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United States: Lawsuit Challenging No Child Left Behind Act Allowed to Proceed

(Jan. 2, 2008) On January 7, the United States Sixth Circuit Court of Appeals reversed a decision by a federal district court dismissing a lawsuit brought by a variety of school districts and education associations against the U.S. Secretary of Education. The lawsuit challenged the No Child Left Behind Act of 2001 (NCLB), federal legislation aimed at achieving nationwide education reform. The plaintiffs claimed that NCLB had not been fully funded by Congress since its enactment, and sought a judgment declaring that the states need not comply with the Act's requirements where federal funds did not cover the costs of compliance. The district court dismissed the suit on the ground that NCLB made it clear that the states, if they chose to participate in NCLB, would have to pay for any programs required by NCLB, even if federal funding fell short.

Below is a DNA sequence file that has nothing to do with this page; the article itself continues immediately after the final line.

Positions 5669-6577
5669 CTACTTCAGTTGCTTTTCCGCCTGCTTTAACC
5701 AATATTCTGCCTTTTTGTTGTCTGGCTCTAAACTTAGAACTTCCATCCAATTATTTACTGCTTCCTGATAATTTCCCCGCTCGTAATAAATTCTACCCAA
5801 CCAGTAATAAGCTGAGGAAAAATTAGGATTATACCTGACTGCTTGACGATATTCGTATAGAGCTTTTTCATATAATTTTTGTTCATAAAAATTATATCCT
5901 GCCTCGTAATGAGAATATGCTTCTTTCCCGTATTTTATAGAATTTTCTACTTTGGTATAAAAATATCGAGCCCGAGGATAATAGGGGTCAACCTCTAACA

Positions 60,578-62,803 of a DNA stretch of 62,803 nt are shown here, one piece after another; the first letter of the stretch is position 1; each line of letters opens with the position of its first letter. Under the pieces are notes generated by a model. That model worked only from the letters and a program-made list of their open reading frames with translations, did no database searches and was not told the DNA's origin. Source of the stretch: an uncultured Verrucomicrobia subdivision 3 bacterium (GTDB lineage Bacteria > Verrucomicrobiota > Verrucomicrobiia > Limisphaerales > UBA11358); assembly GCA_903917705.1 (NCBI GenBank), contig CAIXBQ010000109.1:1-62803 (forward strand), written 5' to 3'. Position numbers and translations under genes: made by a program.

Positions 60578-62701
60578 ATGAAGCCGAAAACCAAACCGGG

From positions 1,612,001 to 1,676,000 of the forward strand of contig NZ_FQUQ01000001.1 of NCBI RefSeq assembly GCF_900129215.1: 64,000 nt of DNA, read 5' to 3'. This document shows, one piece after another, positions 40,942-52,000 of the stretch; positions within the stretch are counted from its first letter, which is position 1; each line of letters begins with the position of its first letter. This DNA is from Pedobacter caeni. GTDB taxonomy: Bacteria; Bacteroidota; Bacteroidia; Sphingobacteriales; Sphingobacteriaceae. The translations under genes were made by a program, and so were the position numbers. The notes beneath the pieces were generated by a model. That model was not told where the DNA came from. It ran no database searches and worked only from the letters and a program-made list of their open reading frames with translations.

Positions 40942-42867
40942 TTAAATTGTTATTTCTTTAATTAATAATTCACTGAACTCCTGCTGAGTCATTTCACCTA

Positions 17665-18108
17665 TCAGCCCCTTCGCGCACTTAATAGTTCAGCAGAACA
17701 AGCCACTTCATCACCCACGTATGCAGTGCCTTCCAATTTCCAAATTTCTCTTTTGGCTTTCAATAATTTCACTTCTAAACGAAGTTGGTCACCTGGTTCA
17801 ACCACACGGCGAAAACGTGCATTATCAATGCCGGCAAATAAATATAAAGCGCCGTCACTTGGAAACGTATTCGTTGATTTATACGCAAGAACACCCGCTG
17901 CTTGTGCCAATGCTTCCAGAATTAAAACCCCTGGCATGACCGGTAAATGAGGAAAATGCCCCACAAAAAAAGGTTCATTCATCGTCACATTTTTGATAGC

The Sixth Circuit disagreed, finding the language of NCLB unclear as to whether the states would bear any financial responsibility if they participated in the program. The court observed that NCLB was enacted pursuant to the Spending Clause of the U.S. Constitution. Under Spending Clause case law, in order for states to be bound by federally imposed conditions, the legislation must be clear enough to enable states to accept such conditions "voluntarily and knowingly." Because the language of the statute was unclear regarding whether the states might have to incur additional costs if they participated in NCLB, the court remanded the case back to the district court to allow the litigation to proceed. (School District of the City of Pontiac v. Secretary of the United States Department of Education, No. 05-2708 (6th Cir. Jan. 7, 2008) available at http://www.ca6.uscourts.gov/opinions.pdf/08a0006p-06.pdf.)